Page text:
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Simon C. Thomson

B’s original in a sixteenth-century hand. The endings to Beowulf and Judith are therefore briefly discussed at the end of this section on the density of his work. Since Kiernan’s argument about the palimpsest folio, suggesting that it represents a late revision of the text of the poem by Scribe

Palimpsest Codex Sinaiticus. 4. Jh. Leipzig, Universitätsbibliothek, Cod. gr. I....

Communal Creativity in the Making of the 'Beowulf' Manuscript

Towards a History of Reception for the Nowell Codex

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Simon C. Thomson

In Communal Creativity in the Making of the ‘Beowulf’ Manuscript, Simon Thomson analyses details of scribal activity to tell a story about the project that preserved Beowulf as one of a collective, if error-strewn, endeavour and arguing for a date in Cnut’s reign. He presents evidence for the use of more than three exemplars and at least two artists as well as two scribes, making this an intentional and creative re-presentation uniting literature religious and heroic, in poetry and in prose.

He goes on to set it in the broader context of manuscript production in late Anglo-Saxon England as one example among many of communities using old literature in new ways, and of scribes working together, making mistakes, and learning.

R. Fuchs

Verblaßte und radierte Schriften ( Palimpsest) können mit der Infrarot-Reflektographie oder der U. wieder optisch sichtbar gemacht werden. Noch heute werden schwer lesbare Archivalien und Urkunden mit der UV-Lampe (Schwarzlichtlampe) betrachtet oder gar mit chemischen Stoffen behandelt. Beides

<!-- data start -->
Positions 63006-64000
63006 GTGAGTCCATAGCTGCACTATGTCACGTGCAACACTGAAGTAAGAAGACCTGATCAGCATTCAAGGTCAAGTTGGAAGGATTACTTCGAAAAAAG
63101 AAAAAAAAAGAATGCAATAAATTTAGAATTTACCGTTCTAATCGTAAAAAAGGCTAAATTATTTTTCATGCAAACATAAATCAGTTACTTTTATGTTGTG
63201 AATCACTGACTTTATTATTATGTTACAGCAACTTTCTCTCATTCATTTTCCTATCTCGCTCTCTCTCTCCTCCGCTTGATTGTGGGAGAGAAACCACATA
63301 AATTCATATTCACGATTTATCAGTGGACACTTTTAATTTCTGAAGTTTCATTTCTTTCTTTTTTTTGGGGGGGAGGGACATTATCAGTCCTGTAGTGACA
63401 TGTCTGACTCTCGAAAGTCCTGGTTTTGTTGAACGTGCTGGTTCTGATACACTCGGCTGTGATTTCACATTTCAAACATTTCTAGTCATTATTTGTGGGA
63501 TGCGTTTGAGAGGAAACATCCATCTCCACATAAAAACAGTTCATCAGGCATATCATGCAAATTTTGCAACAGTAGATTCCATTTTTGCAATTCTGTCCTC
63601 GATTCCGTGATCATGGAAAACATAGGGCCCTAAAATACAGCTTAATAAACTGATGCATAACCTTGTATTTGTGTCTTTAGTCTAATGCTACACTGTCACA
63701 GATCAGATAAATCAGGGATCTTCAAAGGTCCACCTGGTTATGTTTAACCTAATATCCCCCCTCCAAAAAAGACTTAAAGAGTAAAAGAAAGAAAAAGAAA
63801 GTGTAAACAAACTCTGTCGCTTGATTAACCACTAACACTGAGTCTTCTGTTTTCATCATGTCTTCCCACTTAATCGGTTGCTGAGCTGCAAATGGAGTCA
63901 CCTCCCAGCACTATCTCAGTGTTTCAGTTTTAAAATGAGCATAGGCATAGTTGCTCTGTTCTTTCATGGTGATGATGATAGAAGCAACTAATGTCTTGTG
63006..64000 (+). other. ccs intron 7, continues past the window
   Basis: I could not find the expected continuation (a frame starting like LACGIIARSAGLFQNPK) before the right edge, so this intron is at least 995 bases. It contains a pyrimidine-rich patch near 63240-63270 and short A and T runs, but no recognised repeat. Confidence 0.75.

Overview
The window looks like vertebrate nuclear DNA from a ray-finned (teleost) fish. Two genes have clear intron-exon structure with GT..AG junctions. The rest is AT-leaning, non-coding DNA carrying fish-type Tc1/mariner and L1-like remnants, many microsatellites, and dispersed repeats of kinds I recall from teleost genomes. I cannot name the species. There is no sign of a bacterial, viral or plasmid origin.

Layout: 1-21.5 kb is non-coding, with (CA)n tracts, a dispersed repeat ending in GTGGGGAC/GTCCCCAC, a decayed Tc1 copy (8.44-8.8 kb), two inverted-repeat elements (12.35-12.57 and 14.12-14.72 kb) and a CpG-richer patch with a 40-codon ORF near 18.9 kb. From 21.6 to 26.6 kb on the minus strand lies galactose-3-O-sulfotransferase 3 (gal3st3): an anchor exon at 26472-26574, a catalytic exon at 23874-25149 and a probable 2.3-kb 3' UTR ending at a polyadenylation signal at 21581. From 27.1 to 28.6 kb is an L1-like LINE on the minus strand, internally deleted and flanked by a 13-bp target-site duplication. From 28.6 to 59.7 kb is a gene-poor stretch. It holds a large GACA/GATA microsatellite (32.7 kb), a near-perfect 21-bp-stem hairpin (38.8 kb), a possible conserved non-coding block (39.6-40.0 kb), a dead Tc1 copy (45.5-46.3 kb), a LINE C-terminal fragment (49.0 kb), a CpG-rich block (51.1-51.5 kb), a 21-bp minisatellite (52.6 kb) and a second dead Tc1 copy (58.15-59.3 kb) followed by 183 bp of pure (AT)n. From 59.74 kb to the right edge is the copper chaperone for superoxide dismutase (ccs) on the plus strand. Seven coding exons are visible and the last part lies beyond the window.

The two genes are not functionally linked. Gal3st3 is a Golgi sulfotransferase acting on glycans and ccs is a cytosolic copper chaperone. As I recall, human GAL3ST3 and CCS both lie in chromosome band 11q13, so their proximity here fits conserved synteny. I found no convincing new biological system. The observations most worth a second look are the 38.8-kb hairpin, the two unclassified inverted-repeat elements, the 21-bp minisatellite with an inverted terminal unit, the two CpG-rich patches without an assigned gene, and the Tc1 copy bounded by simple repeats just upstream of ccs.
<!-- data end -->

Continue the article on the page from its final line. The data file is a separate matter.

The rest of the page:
Hedzer Uulders

lies not only in its richness (with some unique and very ancient fragments, including palimpsests), but also in its historical unity. He proposes a typology of fragments based on material characteristics by distinguishing between fragmentary codices, manuscript fragments in book bindings, detached

Jeroen Jansen

, bleibt ungewiss'. 12 As Leo (op. cit. (n. 6; orig. l912), pp. 49-55, 58ff.) still mistakenly believed. 13 Lindsay (op. cit. (n. 6), pp. 35ff.; cf. pp. 142-3) still thought that the Ambrosian Palimpsest (A) had been directly copied from Plautus's manuscript and that the Palatine recension must be a copy

Thom Mertens, J.P. Gumbert and Albert Gruijs

, punctuation, layout; abbreviations etc.; musical notes etc.; ruling, rubrication, initials; quire marks, running titles etc.; paintings in manuscripts; format, binding; palimpsests. The plan is not remarkable for its novelty; but there are a few interesting points. Ebert insists on the study of watermarks